Pulling Back The Curtain On The 'Real' US Economy
Revised numbers on US GDP from the Bureau Of Economic Analysis indicate that the economy faces a deeper contraction than originally reported. GDP shrank in the first quarter of 2022 by 1.6%; this is an impressive and sharp reversal from the fourth quarter of last year, which saw GDP grow by 6.9% due primarily to the continued circulation of covid stimulus dollars and consumer credit spending.
It's important to keep in mind that this plunge in GDP occurred BEFORE the Federal Reserve started raising interest rates. Meaning, the Fed did in fact raise rates into economic weakness, much like they did during the onset of the Great Depression, causing even more damage to the economy in the process and prolonging the effects of the crisis. The difference this time is that we do not face a standard deflationary threat, but a stagflationary one. It's a completely different ballgame.
Calls for recession are ample from the mainstream financial media and many alternative analysts, though the assumption among many is that price inflation will track down as the recession pressures grow. This may not be the case.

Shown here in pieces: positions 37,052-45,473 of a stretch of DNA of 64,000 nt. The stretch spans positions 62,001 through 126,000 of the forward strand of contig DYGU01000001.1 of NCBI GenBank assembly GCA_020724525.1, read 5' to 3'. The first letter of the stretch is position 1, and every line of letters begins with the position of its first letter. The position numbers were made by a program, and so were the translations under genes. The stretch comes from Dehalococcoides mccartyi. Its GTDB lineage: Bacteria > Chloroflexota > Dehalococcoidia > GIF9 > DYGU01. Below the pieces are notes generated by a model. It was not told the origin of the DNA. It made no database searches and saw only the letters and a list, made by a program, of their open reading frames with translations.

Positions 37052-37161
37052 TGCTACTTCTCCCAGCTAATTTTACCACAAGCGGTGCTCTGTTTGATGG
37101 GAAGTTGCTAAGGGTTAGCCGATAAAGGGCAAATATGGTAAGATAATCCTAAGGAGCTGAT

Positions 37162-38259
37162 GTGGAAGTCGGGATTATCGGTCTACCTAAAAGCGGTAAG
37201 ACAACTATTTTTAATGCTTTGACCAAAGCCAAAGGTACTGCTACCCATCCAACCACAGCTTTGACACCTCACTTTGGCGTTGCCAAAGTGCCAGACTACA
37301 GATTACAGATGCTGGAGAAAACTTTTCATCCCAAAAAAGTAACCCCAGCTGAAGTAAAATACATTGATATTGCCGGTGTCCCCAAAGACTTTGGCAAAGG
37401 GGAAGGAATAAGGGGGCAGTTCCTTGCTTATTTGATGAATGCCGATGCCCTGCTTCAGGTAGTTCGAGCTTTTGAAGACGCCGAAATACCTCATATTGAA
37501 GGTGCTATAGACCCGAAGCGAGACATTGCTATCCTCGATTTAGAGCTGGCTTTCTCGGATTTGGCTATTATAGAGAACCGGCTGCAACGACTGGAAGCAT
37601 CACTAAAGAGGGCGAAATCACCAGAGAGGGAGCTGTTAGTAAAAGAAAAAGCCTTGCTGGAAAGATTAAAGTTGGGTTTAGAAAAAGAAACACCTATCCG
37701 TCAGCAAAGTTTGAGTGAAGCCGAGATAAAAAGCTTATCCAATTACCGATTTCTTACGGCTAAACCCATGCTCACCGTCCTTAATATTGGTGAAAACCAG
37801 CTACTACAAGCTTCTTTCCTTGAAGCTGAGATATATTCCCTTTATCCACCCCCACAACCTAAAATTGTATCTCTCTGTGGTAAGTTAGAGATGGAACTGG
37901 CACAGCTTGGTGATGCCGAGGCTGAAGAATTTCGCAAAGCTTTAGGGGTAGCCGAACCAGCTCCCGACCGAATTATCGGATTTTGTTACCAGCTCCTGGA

Loss of buying power in the dollar due to central bank stimulus and numerous supply chain issues indicate an extended period of price inflation well into next year. Furthermore, with foreign central banks now incrementally dropping the dollar as the world reserve currency, there will be even more dollars flooding into the US from overseas. That's too many dollars chasing too few goods and services.
With the GDP decline more pronounced that initially thought, will the Fed capitulate quickly and end rate hikes? It's unlikely as long as price inflation continues through most of the economy. The Fed has made it clear that they are willing to let markets take a considerable hit as they pursue deflation. Suggestions in the media that a recession will create an immediate “equilibrium” in markets and in prices ring rather hollow and naive. These are the same people that were telling the world only a few months back that inflation was “transitory.”
Reflected in the fall in GDP is a growing concern among the public that the price explosion is going to eat away at their wallets and decrease their standard of living. It is also a signal that credit cards are finally maxed out and covid stimulus measures have finally faded away. When easy credit and stimulus move out of play the real economy is revealed, and in our case the true face is an ugly one.